17. See supra note 15.
18. In addition, the district court noted that the prisoners' form responses to IDOC interrogatories mentioned only Mr. Snyder. See supra note 15. Because their responses were inadequate and only applied to Mr. Snyder, the district court determined that he was not liable as a matter of law and dismissed him from the suit. Given our decision concerning the propriety of the discovery sanction, it was inappropriate for the district court to dismiss Mr. Snyder at this stage of the litigation.
19. IDOC argues that the prisoners have waived any challenge to district court discovery decisions because their brief does not comply with Federal Rule of Appellate Procedure 28(a)(9)(A). We find the prisoners' submission to be sufficient.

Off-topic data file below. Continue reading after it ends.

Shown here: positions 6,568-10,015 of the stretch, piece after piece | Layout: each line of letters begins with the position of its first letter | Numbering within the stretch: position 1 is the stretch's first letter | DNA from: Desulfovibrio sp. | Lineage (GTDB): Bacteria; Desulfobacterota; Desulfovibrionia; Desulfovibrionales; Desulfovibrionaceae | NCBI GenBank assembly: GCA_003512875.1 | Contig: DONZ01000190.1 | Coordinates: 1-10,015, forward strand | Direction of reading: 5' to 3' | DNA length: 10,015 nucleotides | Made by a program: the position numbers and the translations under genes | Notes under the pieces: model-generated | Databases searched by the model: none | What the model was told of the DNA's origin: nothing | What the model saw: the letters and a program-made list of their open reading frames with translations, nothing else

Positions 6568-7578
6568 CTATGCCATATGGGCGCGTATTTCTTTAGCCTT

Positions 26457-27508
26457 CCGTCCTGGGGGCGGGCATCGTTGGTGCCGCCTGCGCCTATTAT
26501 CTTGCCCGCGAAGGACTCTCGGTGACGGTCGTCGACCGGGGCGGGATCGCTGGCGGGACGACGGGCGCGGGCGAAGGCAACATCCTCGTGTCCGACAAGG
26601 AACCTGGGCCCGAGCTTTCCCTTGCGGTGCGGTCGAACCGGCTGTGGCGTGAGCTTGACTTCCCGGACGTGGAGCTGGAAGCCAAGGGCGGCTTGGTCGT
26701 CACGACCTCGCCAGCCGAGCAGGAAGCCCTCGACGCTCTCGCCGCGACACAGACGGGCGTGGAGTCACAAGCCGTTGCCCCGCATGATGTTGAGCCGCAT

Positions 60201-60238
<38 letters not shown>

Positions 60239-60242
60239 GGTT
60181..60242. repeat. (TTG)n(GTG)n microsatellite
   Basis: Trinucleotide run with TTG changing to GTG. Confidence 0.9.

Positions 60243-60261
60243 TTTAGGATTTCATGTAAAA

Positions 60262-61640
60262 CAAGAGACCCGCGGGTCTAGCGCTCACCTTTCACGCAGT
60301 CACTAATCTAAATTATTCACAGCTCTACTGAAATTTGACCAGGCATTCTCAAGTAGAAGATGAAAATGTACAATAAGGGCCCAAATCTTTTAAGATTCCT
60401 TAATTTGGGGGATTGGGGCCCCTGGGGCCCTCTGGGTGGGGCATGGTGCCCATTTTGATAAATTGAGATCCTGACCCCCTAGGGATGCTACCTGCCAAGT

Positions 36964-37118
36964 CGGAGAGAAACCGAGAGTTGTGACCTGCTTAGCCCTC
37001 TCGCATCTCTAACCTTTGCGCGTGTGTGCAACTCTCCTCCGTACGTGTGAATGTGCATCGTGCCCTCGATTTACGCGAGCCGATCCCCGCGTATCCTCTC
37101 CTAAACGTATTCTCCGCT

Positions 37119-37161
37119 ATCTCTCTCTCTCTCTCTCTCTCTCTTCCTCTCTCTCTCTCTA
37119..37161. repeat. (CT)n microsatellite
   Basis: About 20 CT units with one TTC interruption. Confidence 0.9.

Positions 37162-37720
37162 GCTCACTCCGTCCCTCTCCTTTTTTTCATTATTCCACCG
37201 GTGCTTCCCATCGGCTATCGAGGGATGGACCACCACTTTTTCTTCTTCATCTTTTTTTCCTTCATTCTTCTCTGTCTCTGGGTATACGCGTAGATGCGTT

20. It appears from the record that the prisoners argued for the first time in this appeal that by submitting their affidavits they complied with Rule 26's “otherwise ․ made known” clause. This is not the argument that they made before the district court. Rather, in opposing the State's motion to strike their evidence, the prisoners asserted several points. First, they contended that the affidavits were consistent with their interrogatory answers. Second, the prisoners noted that they informed the IDOC officials that they would supplement their interrogatory answers if the officials specified what information was missing-a specification that the prisoners never received. Third, they argued that any failure to amend their interrogatories should be excused because they were swamped with discovery only two months before the motion was heard and more than two years after they first requested the documents.We ordinarily refuse to consider arguments not made before the district court. However, we also hold fast to the principle that a defense of waiver may itself be waived if not raised. See Riemer v. Illinois Dep't of Transp., 148 F.3d 800, 804 n. 4 (7th Cir.1998). In their submission to this court, IDOC's waiver argument on this issue is focused solely on the adequacy of the prisoners' brief; the officials do not argue that the appellants have waived their contention that submitting affidavits complied with their Rule 26 obligations. We therefore find that IDOC waived any waiver argument on this issue, and we will consider the prisoners' submission.